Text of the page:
The civil protective order, which was issued prior to the criminal restraining order, was argued by the defense to be shrouded with open-endedness. The defense argued that when Stewart was found in violation of the civil protective order, there was never a testimony from the officer that was in charge of placing the order within Stewart’s personal property. They argued that because Stewart never knew that the order would be placed in his belongings, he never properly had the opportunity to see it in detail for himself.

The defense then moved on to discuss the elements surrounding the criminal protective order against Stewart. The order itself stated that Stewart must be 150 yards away from the victim and her property. The defense used this to argue that when Stewart was found in violation of the orders, it was in public areas rather than at the victim’s home. The defense stated that the order doesn’t identify the alleged victim’s place of work, which is where the violations occurred, and therefore Stewart could not have intentionally violated the court order. They further added that they had not been in a relationship in over a year, which indicated that Stewart might not have known that the alleged victim currently worked there.

The defense then took the violation date by date to argue why Stewart should not be found guilty for each count. For the first violation on September 13, 2019, they argued that Stewart did not willfully or intentionally violate the order because it was never served properly, which is one of the requirements needed to be considered a violation. They argued that the officer who served the defendant the restraining order only read a limited amount of pages, interrupted the defendant, and did not allow the defendant to ask any questions about the order. Stewart also testified that once he was released after being arrested, he never received the civil restraining order.

In regard to the incident on October 11, 2019, the defense again argued that Stewart did not know he was in violation of the order. They stated that Stewart was visiting friends in the Mission District when the victim had approached him and questioned him about why he was within 150 yards. The defense further noted that the defendant never said hello in this interaction and an officer had previously noticed Stewart in the area and did not arrest him. They stated that because he was sitting there with a friend and had not been approached previously by the police, he did not know that he was in violation of the order.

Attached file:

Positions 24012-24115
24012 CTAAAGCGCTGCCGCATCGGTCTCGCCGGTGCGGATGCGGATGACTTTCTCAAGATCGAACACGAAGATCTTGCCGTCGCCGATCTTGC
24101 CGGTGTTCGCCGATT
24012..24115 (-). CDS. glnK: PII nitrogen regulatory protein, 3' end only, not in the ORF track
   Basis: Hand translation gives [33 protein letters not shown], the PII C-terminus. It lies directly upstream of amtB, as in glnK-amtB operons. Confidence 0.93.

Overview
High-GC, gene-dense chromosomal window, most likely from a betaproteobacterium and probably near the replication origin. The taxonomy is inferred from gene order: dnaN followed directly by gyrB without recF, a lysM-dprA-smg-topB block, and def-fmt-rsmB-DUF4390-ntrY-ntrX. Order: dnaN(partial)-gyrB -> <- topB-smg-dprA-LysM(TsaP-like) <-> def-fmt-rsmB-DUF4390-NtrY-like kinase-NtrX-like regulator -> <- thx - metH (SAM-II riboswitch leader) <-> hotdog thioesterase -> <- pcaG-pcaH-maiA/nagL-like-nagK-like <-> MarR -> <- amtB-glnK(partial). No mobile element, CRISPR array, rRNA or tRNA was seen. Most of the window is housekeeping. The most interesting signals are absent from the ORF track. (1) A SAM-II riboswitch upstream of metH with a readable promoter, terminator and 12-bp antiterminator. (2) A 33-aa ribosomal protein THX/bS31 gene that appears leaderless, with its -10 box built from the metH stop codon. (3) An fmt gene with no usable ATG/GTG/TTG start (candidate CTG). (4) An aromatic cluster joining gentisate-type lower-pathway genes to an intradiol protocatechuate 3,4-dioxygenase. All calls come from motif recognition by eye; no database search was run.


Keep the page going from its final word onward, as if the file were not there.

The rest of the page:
The defense then raised concerns over intent in the Nov. 9, 2019, violation in which the defendant had been arrested for going to the alleged victim’s work. The defense stated that it had been over a year since the end of their relationship and the defendant did not know that the victim would be working at that exact time. In the video footage that was shown in the case, the defense noted that Stewart goes in the doorway of the workplace and then leaves.

A similar argument was used for the Nov. 22, 2019, violation that also occurred at the workplace of the victim. The defense held that both restraining orders do not list the work location as an area to stay away from, and so Stewart did not know she would be working there, therefore was not intentionally violating the order.

With each of the violations explained, the defense pushed the argument that there was reasonable doubt surrounding the charges.

The defense ended their closing argument by stating that Stewart should be found not guilty on all counts, and ended with the statement, “He never intentionally violated a court order.”

The prosecution began their rebuttal by questioning if Stewart actually lacked intention to violate the order. They stated, “Stewart must be the unluckiest man in the world.”

The prosecution stated that the judge issued the defendant a restraining order, then an officer read the defendant the contents of the restraining order, and then the defendant was arrested again for violating that order. The prosecution argued that after being arrested again and receiving a criminal protective order, Stewart is again shortly arrested for violation of being within 150 yards. The prosecution even used the victim’s testimony when they stated that the defendant knew that she had worked there.

The prosecution also argued that the defendant had no credibility in his testimony. The defendant stood firm that he was unaware of the violations. The prosecution argued the defendant had to have been aware of the violations because the officer read the orders to the defendant, and the judge notified the defendant of the criminal and previous civil orders.

The prosecution asserted that it would be unreasonable to believe that Stewart did not have intent to violate these orders because of these circumstances. In all counts, one through seven, the prosecution held that the defendant was aware of the court orders and, despite this, intentionally violated them. The prosecution pointed to the court hearings, evidence, and testimonies to draw the conclusion that the defendant be found not guilty on each count. They ended their rebuttal by stating, “Stewart had more chances than most.”

The jury was given instruction by Judge Torpoco and then broke for deliberation. The verdict is expected to be reached in the days to come.